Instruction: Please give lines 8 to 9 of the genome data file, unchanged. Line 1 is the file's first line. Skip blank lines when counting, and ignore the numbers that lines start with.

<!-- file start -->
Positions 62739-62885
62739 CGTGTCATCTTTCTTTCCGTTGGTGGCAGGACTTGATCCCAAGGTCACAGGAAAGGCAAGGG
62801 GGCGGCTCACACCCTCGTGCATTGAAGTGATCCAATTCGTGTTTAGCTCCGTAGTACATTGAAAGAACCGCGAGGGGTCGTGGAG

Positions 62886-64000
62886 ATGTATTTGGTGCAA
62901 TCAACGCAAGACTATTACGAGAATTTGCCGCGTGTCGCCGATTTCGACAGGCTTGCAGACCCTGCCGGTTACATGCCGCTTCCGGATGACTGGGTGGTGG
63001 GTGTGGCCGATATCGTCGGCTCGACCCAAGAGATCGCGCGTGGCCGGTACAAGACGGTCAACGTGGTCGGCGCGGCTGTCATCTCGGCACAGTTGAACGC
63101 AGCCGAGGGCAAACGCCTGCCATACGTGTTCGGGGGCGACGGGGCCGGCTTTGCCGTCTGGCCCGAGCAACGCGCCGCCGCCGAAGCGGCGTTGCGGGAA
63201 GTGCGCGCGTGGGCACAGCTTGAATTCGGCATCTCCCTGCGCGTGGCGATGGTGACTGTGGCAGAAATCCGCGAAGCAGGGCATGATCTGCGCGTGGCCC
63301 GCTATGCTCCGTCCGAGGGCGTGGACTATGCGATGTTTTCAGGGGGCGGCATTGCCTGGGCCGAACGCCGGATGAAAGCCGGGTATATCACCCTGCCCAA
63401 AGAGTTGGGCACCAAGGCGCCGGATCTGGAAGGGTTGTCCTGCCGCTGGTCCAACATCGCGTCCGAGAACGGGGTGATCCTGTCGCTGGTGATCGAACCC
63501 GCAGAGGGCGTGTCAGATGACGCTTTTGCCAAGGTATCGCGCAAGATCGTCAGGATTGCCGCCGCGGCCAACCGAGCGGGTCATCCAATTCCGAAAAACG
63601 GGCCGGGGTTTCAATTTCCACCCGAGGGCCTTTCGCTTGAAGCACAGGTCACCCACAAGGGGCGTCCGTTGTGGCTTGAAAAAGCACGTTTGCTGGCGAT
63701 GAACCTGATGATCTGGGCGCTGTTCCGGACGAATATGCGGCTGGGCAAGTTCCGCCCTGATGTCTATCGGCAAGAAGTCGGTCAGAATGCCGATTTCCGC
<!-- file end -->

63101 AGCCGAGGGCAAACGCCTGCCATACGTGTTCGGGGGCGACGGGGCCGGCTTTGCCGTCTGGCCCGAGCAACGCGCCGCCGCCGAAGCGGCGTTGCGGGAA
63201 GTGCGCGCGTGGGCACAGCTTGAATTCGGCATCTCCCTGCGCGTGGCGATGGTGACTGTGGCAGAAATCCGCGAAGCAGGGCATGATCTGCGCGTGGCCC